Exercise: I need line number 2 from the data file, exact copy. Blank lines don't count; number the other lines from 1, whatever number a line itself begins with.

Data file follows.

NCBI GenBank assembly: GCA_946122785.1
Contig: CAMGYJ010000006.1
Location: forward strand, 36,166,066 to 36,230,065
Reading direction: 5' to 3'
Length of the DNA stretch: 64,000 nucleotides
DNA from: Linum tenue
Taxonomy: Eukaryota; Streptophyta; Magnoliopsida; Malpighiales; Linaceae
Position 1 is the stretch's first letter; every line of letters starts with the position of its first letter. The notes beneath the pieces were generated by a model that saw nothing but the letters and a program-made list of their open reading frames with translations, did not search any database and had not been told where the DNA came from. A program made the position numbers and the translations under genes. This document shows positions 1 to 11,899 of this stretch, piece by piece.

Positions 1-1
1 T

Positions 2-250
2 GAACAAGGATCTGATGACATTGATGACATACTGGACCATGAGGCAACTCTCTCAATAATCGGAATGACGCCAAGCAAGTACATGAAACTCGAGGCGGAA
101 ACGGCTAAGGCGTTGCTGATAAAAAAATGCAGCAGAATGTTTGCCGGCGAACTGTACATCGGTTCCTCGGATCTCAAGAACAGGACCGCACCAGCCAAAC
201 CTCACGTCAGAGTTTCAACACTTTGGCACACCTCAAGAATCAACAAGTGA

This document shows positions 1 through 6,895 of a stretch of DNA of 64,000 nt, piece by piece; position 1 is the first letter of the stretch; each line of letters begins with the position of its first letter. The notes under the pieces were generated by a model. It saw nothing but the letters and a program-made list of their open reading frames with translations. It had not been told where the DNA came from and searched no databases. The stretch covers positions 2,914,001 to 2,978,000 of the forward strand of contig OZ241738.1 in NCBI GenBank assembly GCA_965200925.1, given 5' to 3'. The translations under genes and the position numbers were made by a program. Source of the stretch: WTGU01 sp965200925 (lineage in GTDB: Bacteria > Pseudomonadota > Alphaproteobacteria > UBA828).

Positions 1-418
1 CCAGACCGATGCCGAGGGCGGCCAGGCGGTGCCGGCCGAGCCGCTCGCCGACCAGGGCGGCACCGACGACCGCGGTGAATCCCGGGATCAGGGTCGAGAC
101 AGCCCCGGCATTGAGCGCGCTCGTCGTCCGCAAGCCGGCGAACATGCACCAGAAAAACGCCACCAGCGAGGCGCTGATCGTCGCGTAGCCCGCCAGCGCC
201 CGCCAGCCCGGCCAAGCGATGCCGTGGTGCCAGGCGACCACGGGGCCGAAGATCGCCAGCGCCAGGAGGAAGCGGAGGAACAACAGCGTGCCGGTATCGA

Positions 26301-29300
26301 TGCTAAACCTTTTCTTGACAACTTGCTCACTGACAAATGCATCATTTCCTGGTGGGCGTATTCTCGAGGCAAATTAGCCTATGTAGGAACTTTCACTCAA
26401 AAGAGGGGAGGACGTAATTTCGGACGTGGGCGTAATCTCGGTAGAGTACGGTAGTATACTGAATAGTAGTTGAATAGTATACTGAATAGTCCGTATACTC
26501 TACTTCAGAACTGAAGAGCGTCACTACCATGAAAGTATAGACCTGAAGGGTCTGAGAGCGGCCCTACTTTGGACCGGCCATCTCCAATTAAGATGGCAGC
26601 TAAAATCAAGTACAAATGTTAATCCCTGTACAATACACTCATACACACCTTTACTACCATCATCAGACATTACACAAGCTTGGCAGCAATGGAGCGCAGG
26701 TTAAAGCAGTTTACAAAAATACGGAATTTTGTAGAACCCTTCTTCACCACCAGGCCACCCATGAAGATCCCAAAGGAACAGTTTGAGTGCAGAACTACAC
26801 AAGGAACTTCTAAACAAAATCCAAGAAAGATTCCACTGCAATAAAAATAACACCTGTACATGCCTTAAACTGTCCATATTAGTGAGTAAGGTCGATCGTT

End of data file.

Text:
Contig: CAMGYJ010000006.1